I just got off the phone with a GIPS(R) (Global Investment Performance Standards) verification client, who is splitting away their institutional business from the trust side of their firm: a common step for banks and trust companies. They must decide on what an institutional account is.
First, there is no single, uniform definition: each firm must decide on what this means for them. They must document the definition and ensure that it’s applied consistently.
What might some of the criteria be for the definition? I suggest:
- The type of account: for example, endowments, foundations, and pension funds are typically thought of as “institutions.” Clearly some “high net worth” individuals can qualify as institutions, too.
- The size of the account: firms might establish an initial threshold to use to split away the “institutional” from the non-institutional. For example, perhaps $1 million or $5 million.
- The source of the business: many firms market their services through third-parties, who may offer their clients wrap fee or UMA (uniform managed account) products. In these cases, the third party provider can be viewed as an “institution,” even though the end client may be retail. These providers are, in a sense, a client, too, and often require managers to comply with GIPS.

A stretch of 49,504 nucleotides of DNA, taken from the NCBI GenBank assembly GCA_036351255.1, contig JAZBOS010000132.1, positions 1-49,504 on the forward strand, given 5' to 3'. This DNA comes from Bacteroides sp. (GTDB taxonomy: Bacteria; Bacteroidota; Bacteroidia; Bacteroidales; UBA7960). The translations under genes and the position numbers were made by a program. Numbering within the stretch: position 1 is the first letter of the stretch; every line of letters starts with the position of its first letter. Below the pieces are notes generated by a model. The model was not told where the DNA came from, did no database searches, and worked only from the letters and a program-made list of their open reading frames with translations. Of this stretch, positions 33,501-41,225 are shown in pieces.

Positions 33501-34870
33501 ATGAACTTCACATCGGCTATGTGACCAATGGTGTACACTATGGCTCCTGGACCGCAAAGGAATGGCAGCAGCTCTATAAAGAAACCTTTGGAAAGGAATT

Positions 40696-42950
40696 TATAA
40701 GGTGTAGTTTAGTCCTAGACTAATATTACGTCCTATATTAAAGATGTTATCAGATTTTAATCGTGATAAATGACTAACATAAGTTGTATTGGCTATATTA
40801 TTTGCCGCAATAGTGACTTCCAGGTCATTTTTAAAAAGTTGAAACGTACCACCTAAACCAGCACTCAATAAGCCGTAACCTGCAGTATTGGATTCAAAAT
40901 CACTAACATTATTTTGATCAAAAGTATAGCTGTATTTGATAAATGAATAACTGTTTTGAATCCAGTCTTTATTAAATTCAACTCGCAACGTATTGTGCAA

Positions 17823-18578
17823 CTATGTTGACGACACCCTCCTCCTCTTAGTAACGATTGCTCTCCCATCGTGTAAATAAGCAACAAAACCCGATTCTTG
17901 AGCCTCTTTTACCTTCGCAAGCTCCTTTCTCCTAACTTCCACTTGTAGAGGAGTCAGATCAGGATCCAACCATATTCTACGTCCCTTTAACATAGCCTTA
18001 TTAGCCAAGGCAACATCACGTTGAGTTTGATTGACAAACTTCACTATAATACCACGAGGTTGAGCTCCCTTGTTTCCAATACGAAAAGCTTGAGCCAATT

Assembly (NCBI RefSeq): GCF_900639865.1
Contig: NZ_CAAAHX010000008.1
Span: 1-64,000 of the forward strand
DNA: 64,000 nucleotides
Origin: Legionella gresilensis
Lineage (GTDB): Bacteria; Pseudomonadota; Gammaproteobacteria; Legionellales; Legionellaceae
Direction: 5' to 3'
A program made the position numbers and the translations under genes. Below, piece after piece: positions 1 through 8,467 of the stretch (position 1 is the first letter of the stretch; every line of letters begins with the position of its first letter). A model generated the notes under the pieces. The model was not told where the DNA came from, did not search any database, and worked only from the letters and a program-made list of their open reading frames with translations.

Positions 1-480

Banks usually have “trust agreements” which make the trust accounts fairly easy to identify, though there may be accounts that still need to be split away. Defining criteria is an important and necessary step in this process of making sure the institutional accounts are properly segregated into the “GIPS firm.”